Save Endangered Languages, Save Endangered Species…. Save the Jews?
It is inherent in our nature to start being concerned with extinction when the danger of it happening is knocking at the door. It applies to languages, it applies to endangered species and it applies to peoples.
Not only that, but being involved in these preservation efforts is a noble cause that makes a wide spectrum of the population speak in one voice: from students to wealthy philanthropists.
So I asked myself the following question: how many of the “Save the…” student activists or philanthropists that sit in the Boards of the many preservation organizations are Jews who care about learning their own language – which was almost extinct a little over a century ago – or care about the continuity of their own people, which has always been on the brink of extinction, whether during the Inquisition, the Holocaust, or now, when different groups call out for wiping out the Jews (yes, the Jews, not just Israel)?
I would bet that not many of them care for their own people’s continuity at the same level that they are engaged with other such movements.
I would bet that many of the Jewish students involved in the preservation of languages, or of the Native Americans, or the rights of some peoples’ self-determination, are individuals that reject the notion of preservation of their own cultural and national identity.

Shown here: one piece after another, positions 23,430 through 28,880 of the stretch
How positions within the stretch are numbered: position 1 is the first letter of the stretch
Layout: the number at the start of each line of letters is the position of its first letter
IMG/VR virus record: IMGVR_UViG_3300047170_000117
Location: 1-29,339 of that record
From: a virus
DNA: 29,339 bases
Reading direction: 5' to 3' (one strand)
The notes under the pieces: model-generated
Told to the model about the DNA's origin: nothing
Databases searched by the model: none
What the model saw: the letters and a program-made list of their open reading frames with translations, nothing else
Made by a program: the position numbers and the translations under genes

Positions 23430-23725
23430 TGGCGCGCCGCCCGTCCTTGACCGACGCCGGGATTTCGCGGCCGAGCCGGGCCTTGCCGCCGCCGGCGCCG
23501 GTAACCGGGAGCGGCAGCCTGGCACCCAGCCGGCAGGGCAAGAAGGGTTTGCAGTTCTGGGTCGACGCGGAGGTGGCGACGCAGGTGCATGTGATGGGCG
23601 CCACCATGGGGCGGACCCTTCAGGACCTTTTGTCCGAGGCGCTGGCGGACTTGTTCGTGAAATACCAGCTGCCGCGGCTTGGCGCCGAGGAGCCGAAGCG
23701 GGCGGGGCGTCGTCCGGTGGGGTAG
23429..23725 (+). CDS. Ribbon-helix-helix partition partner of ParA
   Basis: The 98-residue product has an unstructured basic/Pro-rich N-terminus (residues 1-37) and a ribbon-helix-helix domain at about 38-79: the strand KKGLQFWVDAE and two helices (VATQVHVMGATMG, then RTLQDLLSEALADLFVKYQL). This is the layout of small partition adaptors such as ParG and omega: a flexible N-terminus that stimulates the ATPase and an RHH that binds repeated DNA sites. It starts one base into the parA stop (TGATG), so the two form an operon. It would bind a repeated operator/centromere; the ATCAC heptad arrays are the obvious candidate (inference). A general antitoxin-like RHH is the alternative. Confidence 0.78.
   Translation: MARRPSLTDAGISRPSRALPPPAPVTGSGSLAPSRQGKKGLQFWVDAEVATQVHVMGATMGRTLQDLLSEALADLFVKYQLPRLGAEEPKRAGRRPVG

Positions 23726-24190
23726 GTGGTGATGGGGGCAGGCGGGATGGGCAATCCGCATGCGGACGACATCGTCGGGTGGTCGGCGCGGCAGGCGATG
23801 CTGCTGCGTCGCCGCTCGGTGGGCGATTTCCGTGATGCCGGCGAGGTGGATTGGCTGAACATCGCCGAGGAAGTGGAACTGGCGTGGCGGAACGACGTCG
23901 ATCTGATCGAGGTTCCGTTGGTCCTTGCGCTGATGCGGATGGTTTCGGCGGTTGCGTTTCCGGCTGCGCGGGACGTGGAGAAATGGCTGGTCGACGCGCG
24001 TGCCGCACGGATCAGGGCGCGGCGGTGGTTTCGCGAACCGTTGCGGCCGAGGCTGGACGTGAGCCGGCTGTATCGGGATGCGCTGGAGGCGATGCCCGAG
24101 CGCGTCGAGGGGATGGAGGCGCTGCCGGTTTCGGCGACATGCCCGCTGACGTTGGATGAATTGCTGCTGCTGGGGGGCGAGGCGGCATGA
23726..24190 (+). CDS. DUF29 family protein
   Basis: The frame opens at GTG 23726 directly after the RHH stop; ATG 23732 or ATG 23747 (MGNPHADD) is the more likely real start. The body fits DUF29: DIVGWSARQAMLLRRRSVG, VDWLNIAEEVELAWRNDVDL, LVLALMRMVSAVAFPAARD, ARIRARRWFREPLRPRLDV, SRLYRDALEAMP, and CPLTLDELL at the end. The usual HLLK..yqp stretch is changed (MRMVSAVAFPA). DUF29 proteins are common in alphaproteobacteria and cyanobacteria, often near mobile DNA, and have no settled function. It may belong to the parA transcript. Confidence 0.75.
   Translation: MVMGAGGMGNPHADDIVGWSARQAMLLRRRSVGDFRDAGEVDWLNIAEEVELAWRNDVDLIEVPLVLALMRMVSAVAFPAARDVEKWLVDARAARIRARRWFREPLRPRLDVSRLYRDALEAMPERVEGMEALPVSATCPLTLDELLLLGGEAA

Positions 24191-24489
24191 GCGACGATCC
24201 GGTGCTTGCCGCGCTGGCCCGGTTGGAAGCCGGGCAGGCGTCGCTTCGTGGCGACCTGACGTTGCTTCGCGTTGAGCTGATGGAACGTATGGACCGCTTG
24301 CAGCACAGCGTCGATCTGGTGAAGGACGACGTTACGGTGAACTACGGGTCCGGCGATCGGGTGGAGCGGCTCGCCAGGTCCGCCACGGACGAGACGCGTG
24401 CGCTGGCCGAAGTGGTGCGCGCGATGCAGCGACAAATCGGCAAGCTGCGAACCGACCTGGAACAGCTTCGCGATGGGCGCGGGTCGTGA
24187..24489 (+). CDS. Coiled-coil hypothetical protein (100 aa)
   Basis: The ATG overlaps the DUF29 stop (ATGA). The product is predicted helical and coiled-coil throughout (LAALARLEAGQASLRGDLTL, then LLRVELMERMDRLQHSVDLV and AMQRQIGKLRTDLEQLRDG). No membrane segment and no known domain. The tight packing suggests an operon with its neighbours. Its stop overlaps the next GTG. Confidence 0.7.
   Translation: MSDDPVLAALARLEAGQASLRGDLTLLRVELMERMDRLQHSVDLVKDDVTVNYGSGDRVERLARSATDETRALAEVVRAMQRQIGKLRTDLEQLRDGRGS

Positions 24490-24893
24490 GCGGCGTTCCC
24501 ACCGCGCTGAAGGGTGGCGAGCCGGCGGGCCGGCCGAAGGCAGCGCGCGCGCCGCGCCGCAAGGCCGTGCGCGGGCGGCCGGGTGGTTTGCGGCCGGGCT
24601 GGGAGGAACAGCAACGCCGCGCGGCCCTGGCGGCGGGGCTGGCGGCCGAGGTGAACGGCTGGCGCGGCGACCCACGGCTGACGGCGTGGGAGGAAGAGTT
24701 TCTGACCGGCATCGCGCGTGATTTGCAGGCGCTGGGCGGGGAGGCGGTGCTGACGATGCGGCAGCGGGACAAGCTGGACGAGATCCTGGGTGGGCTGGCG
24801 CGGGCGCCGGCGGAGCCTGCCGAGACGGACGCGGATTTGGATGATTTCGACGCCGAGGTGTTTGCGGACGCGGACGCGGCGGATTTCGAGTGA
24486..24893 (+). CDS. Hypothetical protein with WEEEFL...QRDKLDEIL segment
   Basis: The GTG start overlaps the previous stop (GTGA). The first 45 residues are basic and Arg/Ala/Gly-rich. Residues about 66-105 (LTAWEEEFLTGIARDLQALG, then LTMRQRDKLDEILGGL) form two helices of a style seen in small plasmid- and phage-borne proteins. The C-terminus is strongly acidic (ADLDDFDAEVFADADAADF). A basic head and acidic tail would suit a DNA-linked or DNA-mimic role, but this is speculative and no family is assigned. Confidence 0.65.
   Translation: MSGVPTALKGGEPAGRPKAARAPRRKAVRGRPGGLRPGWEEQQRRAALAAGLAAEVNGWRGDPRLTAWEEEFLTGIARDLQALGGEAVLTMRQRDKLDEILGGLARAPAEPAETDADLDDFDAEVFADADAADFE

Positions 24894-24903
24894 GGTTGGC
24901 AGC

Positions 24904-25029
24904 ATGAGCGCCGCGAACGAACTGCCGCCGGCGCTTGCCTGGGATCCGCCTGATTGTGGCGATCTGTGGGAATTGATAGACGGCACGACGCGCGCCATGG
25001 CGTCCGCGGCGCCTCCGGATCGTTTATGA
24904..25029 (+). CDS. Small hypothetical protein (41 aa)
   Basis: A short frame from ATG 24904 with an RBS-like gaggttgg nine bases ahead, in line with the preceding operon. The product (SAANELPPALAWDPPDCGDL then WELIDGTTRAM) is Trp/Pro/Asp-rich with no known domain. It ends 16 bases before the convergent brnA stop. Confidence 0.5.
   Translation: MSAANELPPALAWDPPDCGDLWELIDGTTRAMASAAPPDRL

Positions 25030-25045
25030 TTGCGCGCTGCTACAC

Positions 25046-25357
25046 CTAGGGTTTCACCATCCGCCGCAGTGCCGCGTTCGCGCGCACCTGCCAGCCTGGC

I would bet that many of the Jewish philanthropists that donate to important preservation projects, are or will attend their children’s weddings in churches, and are OK with not celebrating most of the Jewish cultural traditions, while they do celebrate local holidays, whether in the USA, France or any other countries.
“Well,” some will say, “I don’t celebrate this of that holiday because I am not religious or not an observant Jew.” Yes, the Jewish cultural traditions are connected to the Jewish religion, but aren’t also many of the local holidays tied to the local majority’s religions? Two of the most celebrated holidays in the American tradition, Thanksgiving and New Year’s are rooted in religion. Just google it if you don’t believe me. Therefore, what I say is: celebrate the Jewish holidays not as a religious holiday, but as a cultural holiday. Don’t you admire the Chinese celebrating, for example, the start of the Dragon Year”? Don’t you value the Africans celebrating “Kwanzaa,” which is a commemoration of their history and culture?
Now, don’t get me wrong: I am not asking anyone to stop being active in different preservation efforts. All I am saying is that, along the same lines, Jews should pay more attention to the preservation and strengthening of our own culture, traditions, language and history – and of course of Israel, which encapsulates all of the above.